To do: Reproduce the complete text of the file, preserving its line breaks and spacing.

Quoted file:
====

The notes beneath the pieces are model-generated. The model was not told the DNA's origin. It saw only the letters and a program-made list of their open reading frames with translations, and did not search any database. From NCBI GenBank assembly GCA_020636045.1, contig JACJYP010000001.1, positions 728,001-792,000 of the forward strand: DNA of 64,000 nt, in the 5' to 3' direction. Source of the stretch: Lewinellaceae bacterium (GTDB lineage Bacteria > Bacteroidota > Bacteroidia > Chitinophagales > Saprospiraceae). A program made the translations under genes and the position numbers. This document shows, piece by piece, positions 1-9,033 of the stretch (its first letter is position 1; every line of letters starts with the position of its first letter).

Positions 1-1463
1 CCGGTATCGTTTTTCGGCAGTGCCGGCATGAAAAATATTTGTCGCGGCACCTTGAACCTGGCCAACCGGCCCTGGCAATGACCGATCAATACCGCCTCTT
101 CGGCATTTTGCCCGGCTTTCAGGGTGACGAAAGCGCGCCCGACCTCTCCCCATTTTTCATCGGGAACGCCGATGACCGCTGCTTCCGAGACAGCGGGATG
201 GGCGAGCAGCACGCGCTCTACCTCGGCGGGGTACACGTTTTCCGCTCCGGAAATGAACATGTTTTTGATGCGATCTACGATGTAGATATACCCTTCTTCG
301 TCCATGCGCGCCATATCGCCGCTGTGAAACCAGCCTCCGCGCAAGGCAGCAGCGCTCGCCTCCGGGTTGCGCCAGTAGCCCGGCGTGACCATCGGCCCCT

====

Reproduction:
The notes beneath the pieces are model-generated. The model was not told the DNA's origin. It saw only the letters and a program-made list of their open reading frames with translations, and did not search any database. From NCBI GenBank assembly GCA_020636045.1, contig JACJYP010000001.1, positions 728,001-792,000 of the forward strand: DNA of 64,000 nt, in the 5' to 3' direction. Source of the stretch: Lewinellaceae bacterium (GTDB lineage Bacteria > Bacteroidota > Bacteroidia > Chitinophagales > Saprospiraceae). A program made the translations under genes and the position numbers. This document shows, piece by piece, positions 1-9,033 of the stretch (its first letter is position 1; every line of letters starts with the position of its first letter).

Positions 1-1463
1 CCGGTATCGTTTTTCGGCAGTGCCGGCATGAAAAATATTTGTCGCGGCACCTTGAACCTGGCCAACCGGCCCTGGCAATGACCGATCAATACCGCCTCTT
101 CGGCATTTTGCCCGGCTTTCAGGGTGACGAAAGCGCGCCCGACCTCTCCCCATTTTTCATCGGGAACGCCGATGACCGCTGCTTCCGAGACAGCGGGATG
201 GGCGAGCAGCACGCGCTCTACCTCGGCGGGGTACACGTTTTCCGCTCCGGAAATGAACATGTTTTTGATGCGATCTACGATGTAGATATACCCTTCTTCG
301 TCCATGCGCGCCATATCGCCGCTGTGAAACCAGCCTCCGCGCAAGGCAGCAGCGCTCGCCTCCGGGTTGCGCCAGTAGCCCGGCGTGACCATCGGCCCCT